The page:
Tax Bill Issuance

Finally, the county tax assessor-collector issues tax bills to property owners, starting October 1. These bills detail the amount of tax owed and must be paid by January 31 the following year to avoid penalties and interest. This final step in the process alerts property owners of their tax liabilities and marks the beginning of the collection phase.

How Long Can You Go Without Paying Property Taxes in Texas?

In Texas, property tax payment has a firm deadline and structured penalties for late payment, which property owners need to be aware of to avoid escalating fees:

Payment Deadline

Property taxes in Texas must be paid by January 31 to prevent penalties. Starting February 1, unpaid property taxes are considered delinquent and penalties begin to accrue.

Initial Penalties

As soon as delinquency begins on February 1, an immediate 6% penalty is added to the unpaid tax amount. Additionally, a 1% interest charge is added for the first month of delinquency. These penalties increase over time, with an additional 1% interest added each month the tax remains unpaid. This can accumulate quickly, making delayed payments increasingly costly.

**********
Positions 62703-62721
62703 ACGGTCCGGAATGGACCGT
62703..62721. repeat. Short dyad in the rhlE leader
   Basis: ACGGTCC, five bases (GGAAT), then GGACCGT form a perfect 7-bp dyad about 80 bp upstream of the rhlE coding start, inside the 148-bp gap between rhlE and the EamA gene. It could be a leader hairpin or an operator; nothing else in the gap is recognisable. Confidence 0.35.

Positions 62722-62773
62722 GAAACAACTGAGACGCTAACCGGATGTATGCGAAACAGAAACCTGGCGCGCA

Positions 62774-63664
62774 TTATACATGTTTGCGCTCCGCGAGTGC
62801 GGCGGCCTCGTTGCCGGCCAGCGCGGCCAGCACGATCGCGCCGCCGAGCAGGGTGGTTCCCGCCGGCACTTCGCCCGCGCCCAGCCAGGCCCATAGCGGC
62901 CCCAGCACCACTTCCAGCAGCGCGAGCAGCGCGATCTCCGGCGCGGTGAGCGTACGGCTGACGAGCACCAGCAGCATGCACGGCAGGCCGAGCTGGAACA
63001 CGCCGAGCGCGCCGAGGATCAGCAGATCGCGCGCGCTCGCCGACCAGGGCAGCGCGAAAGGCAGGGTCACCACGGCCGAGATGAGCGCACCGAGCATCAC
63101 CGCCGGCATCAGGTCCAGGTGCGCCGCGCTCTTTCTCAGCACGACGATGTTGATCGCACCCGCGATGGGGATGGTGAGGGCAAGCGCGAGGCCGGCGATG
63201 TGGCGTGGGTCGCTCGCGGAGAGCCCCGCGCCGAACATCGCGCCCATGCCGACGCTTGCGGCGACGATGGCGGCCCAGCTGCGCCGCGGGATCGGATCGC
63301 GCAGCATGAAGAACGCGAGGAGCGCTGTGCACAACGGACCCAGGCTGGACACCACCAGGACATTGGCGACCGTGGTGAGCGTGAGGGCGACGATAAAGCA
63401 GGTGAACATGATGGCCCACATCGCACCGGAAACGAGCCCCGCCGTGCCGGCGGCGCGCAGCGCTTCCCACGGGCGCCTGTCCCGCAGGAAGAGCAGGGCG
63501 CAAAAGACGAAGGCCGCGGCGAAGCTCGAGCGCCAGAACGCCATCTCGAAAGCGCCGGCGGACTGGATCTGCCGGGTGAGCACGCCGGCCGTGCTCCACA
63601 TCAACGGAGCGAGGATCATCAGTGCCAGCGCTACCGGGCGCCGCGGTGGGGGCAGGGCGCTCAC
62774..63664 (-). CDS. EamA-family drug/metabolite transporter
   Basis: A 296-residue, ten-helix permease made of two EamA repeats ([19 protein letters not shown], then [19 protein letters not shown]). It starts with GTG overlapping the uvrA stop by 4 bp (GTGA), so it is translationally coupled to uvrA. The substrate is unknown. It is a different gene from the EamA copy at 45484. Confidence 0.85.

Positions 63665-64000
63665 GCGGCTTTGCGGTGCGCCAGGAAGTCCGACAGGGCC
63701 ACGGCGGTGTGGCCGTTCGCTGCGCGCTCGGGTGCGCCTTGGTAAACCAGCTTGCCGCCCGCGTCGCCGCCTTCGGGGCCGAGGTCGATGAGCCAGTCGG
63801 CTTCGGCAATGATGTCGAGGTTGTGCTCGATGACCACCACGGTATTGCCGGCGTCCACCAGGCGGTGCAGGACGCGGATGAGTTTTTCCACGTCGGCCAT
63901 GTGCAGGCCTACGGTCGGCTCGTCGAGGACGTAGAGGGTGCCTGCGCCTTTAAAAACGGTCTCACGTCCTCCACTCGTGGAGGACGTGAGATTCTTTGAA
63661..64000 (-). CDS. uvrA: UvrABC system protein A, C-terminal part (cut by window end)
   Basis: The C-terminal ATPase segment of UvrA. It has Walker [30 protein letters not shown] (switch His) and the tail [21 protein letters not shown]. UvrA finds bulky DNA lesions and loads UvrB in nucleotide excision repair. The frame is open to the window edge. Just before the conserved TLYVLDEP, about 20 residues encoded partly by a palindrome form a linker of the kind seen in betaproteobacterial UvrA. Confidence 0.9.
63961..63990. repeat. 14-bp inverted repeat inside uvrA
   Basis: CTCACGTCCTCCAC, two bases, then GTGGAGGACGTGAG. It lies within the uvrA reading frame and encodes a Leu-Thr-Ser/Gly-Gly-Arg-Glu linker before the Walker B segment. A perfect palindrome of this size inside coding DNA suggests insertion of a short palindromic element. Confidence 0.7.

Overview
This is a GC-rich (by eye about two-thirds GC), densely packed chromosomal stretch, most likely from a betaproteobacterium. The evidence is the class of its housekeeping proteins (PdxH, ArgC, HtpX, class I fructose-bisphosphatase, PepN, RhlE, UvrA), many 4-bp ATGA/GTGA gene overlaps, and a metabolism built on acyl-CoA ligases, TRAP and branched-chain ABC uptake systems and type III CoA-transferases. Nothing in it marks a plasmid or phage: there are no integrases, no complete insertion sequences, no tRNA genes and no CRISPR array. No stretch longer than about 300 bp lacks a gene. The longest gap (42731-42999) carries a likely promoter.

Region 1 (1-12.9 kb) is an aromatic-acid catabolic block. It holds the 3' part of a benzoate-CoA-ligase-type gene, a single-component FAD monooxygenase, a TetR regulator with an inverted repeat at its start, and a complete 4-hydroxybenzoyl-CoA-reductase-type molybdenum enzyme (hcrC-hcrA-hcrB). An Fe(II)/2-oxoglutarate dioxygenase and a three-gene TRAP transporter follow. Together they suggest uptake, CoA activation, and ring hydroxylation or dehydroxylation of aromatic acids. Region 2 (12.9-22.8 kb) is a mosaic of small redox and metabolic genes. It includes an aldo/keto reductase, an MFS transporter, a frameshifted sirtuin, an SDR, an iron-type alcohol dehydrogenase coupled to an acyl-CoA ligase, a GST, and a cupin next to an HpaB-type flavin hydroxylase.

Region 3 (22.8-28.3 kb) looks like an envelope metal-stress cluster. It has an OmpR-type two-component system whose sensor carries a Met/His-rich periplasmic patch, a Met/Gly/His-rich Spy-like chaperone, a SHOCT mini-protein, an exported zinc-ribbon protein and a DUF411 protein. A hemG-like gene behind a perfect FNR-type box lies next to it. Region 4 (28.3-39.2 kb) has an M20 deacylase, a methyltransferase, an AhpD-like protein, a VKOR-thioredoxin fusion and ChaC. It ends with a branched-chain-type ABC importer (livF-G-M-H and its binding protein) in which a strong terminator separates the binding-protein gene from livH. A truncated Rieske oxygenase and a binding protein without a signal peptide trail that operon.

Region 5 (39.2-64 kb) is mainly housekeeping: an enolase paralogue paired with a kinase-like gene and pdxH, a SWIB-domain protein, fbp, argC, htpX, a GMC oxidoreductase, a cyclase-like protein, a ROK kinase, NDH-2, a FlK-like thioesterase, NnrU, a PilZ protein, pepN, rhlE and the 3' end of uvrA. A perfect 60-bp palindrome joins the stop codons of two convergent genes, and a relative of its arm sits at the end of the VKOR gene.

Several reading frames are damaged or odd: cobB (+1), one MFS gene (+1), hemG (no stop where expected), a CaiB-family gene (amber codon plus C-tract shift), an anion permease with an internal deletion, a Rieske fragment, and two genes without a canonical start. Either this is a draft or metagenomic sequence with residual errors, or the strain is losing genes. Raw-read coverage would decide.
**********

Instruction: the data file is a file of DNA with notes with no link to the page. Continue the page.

What Happens When You Stop Paying Property Taxes in Texas?

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Failing to pay property taxes in Texas leads to a series of escalating penalties and legal consequences that can significantly affect a property owner’s financial situation and homeownership status.

Accruing Penalties and Interest

As mentioned above, property taxes not paid by January 31 are considered delinquent and begin accruing penalties and interest from February 1. By July 1, total penalties can accumulate to 12%, plus 7% interest. This equals a 19% total increase over the original amount owed. This accrual process can drastically increase your debt in a short time, making it harder to settle your tax bill as time goes on.

Legal Actions